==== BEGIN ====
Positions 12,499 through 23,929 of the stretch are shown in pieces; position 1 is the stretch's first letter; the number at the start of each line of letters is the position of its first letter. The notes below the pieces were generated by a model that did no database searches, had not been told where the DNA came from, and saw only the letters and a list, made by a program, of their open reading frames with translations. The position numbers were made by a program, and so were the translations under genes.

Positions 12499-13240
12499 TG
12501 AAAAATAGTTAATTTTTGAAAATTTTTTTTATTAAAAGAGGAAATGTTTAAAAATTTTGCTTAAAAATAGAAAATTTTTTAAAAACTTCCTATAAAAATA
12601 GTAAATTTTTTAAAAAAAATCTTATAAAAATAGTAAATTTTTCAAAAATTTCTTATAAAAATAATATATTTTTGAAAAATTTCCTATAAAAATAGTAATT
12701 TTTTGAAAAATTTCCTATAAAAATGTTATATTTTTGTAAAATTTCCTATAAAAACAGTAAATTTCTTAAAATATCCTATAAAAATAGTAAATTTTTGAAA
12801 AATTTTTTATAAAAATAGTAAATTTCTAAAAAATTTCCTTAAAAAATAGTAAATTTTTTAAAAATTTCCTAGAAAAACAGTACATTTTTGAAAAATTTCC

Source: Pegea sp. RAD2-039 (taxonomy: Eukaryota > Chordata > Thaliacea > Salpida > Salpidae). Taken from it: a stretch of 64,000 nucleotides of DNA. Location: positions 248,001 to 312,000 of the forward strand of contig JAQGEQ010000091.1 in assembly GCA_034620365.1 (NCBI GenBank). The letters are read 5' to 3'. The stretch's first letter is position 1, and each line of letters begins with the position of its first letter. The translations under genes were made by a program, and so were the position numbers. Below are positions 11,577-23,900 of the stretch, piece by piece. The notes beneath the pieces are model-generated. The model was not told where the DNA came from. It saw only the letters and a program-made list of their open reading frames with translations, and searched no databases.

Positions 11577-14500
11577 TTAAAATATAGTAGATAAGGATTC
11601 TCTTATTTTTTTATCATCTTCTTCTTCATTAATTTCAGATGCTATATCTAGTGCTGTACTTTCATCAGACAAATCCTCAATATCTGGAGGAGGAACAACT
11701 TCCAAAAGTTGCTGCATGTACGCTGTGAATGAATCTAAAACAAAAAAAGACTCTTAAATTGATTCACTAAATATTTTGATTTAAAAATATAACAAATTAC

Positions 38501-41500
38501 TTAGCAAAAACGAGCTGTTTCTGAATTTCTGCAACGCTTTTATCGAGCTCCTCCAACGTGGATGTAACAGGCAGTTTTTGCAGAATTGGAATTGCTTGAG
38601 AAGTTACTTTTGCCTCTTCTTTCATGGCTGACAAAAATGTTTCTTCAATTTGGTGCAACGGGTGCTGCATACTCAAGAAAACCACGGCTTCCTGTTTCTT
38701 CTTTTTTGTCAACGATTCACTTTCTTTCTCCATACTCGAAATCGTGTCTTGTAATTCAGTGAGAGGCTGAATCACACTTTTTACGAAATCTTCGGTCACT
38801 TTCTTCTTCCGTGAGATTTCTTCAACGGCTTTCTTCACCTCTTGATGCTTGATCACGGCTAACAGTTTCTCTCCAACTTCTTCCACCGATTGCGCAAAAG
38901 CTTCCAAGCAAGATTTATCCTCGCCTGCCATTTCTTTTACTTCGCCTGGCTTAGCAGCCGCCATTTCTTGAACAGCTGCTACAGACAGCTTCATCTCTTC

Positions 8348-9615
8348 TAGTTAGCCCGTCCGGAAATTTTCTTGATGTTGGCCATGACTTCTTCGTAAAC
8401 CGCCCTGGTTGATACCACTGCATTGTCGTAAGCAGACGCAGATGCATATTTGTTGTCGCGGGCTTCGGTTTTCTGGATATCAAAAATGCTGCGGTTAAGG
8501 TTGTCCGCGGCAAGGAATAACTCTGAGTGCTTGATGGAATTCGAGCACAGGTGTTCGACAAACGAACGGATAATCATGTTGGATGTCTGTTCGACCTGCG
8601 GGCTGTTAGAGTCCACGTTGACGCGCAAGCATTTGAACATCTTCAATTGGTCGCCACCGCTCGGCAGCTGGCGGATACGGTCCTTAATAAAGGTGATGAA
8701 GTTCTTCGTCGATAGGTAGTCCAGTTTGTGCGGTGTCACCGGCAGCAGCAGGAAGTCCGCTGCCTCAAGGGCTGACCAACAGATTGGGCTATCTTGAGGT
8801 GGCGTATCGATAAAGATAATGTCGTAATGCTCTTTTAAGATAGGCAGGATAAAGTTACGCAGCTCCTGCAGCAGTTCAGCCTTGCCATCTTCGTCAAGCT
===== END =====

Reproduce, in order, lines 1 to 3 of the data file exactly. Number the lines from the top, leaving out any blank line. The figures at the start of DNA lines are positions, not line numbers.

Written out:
Positions 12,499 through 23,929 of the stretch are shown in pieces; position 1 is the stretch's first letter; the number at the start of each line of letters is the position of its first letter. The notes below the pieces were generated by a model that did no database searches, had not been told where the DNA came from, and saw only the letters and a list, made by a program, of their open reading frames with translations. The position numbers were made by a program, and so were the translations under genes.

Positions 12499-13240
12499 TG